A: Nope. Once again, he’s on the disabled list, this time with a strained rotator cuff. The Mets still don’t know what he can produce over 500 at-bats and might not find out this year, either. He wasn’t hitting or throwing well at the time of the injury.

Q: Will Lucas Duda be more consistent?

A: When Conforto was moved to the No. 3 hole, Yoenis Cespedes went to clean-up and Duda was dropped to fifth. He’s hitting .240 with four homers and 14 RBI, and again has proven streaky. Four homers a month will give him 24 for the year, which is short of his expectations. Also short of what the Mets want from him.

Q: Will Neil Walker make people forget Daniel Murphy?

A: Walker has been the Mets’ Player of the Month for April with nine homers, tying him with Dave Kingman (1976), Carlos Delgado (2006) and John Buck (2013) for the club record. Sure, Murphy was a terrific month, but Walker has been better than advertised. The question now is: How hard will the Mets try to bring him back?

Q: Is Asdrubal Cabrera an upgrade over Wilmer Flores at shortstop?

A: Cabrera has done it both in the field and at the plate. There’s no uneasiness when a grounder is hit to him.

Q: What can we expect from Wright?

A: Still nobody knows. It takes him two hours to get ready for a game and his back is always a question. Which is why it was foolish to let him play nine innings in a blowout game Friday night. Why push the envelope? Wright has two homers and only five RBI hitting mostly in the second spot in the order. He’s only hitting .143 (3-for-21) with RISP. It’s not about hitting for power, it is about hitting a single when you need it.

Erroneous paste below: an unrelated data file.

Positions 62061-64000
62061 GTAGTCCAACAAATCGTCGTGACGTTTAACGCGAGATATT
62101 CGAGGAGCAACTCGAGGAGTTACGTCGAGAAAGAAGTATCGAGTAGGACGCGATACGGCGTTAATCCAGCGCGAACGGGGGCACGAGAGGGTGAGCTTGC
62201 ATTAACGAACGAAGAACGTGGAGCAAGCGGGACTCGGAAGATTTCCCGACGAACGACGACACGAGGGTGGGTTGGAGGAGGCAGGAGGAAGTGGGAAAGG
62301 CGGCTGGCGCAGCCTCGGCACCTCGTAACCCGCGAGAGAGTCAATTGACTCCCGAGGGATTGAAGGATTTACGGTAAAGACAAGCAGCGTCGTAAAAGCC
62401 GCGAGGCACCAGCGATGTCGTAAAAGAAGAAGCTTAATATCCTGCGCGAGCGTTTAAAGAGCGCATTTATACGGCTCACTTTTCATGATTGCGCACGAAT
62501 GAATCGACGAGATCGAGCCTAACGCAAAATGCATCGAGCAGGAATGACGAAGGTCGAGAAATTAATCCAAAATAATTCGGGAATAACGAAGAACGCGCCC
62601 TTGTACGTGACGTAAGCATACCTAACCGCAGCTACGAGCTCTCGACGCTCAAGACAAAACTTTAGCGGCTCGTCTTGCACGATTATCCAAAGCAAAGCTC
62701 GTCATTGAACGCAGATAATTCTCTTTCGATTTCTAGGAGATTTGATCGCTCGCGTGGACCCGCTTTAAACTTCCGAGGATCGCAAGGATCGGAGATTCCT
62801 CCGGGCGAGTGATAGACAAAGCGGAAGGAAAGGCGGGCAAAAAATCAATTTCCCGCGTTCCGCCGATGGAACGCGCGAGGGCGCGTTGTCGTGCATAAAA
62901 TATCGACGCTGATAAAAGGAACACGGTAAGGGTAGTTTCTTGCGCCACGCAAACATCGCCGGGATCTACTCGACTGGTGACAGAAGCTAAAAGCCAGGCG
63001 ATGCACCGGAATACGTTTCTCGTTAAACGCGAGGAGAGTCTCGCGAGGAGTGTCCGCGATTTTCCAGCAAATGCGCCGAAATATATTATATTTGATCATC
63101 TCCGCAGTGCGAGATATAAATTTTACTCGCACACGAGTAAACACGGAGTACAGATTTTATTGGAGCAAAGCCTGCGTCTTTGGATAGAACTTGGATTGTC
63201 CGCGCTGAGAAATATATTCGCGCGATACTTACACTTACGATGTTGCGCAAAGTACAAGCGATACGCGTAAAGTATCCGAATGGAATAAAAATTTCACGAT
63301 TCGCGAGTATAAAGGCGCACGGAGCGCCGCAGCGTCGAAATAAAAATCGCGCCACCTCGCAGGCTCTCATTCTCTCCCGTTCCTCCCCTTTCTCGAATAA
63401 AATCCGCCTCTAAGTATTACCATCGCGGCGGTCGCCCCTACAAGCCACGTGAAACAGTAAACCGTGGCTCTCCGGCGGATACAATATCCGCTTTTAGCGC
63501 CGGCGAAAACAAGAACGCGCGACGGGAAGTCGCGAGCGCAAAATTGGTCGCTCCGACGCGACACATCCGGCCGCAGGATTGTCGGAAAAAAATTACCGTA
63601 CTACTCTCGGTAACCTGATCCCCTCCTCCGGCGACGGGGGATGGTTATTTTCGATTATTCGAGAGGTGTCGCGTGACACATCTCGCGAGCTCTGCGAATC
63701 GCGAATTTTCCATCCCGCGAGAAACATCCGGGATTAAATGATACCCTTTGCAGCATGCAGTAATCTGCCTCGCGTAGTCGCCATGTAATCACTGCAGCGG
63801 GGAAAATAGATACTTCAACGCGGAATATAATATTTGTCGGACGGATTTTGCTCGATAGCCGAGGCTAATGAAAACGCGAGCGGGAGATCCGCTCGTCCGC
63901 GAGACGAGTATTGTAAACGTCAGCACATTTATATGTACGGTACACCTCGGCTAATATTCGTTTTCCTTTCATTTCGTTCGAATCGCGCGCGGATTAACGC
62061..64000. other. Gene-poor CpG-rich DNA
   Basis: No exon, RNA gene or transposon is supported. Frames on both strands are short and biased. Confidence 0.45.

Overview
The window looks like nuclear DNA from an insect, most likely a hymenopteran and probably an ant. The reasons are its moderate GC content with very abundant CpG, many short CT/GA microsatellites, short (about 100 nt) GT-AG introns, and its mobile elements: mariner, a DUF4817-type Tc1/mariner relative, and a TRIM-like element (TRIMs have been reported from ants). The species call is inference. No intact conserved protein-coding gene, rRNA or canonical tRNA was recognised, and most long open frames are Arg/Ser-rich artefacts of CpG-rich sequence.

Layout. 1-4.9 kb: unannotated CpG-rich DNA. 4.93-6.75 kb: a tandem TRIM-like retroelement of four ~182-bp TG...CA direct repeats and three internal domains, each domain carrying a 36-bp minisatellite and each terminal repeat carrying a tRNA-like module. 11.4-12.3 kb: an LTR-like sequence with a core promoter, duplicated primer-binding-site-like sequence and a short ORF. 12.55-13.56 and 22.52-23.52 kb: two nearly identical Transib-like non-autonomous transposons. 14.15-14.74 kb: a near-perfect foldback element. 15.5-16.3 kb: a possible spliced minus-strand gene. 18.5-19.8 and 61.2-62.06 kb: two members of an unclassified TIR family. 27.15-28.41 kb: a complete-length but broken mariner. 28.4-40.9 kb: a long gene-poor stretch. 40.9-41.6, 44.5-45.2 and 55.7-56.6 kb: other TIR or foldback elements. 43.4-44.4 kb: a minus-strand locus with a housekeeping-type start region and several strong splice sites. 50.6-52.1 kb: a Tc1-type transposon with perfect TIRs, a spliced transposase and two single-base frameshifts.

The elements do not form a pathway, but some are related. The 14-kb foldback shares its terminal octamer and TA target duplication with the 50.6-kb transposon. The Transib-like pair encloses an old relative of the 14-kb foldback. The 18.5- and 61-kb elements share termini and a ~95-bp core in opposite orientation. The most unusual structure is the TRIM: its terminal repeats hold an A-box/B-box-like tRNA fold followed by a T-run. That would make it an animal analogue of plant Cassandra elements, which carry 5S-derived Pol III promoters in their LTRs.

Q: One and done for Cespedes?

A: That’s the chance the Mets took when they gave Cespedes an out clause after one season in his three-year deal. If it does happen that way, it has been a fun ride. Cespedes still has his lapses in the field, but he’s locked in at the plate with seven homers and 23 RBI for the month. However, he is on pace to strike out over 200 times.

Q: A breakout year for Conforto?

A: it is sure looking that way. Conforto lit the offense on fire since moving to the No. 3 hole. He closed the month reaching base in 17 straight games and tying a club record with doubles in six straight. He has four homers in his last 14 games. Everything he hits seems to be hard and on a line. Plus, he’s making the plays in the field. He’s not a star in the making. He already is a star.

Q: Will we get another 90 walks from Curtis Granderson?

A: After a slow start Granderson is on a roll. He’s scored 15 runs in his last 13 games and has a .350 on-base percentage. He also has four homers. Granderson still strikes out a lot and isn’t trying to steal anymore.

Q: How deep is the bench?

A: Kevin Plawecki is now a starter with d’Arnaud’s injury. Collins needs to find a way to get Alejandro De Aza and Flores more at-bats. Eventually, the Mets will need them. Rene Rivera is now the backup catcher.

Q: Who gets injured?

A: That’s always the wild card. Right now it is d’Arnaud. Cespedes missed several games with a bruised right leg, then hit a pinch-hit three-run homer to tie a game this week against Cincinnati. Harvey entered the season a question because of a bladder infection. He’s fine now. DeGrom’s lat was a scare, but he’s also fine. Wright, of course, is always a concern.

Q: What’s going with the Nationals?

A: The Nationals sprinted out of the gate and opened up a five-game lead on April 16 that is now down to a half-game. MVP Bryce Harper is playing as if he wants to win it again. Their pitching has also been strong and Murphy is playing well.

Q: Can the Mets get off to another fast start?

A: An 11-game winning streak keyed a 15-8 April record last year and gave them a buffer to overcome injuries and a drastic hitting slump. The Mets had another strong April this year at 15-7, which they needed to keep pace with Washington. The Nationals come to town for a three-game series, May 17-19, and the Mets are in Washington, May 23-25.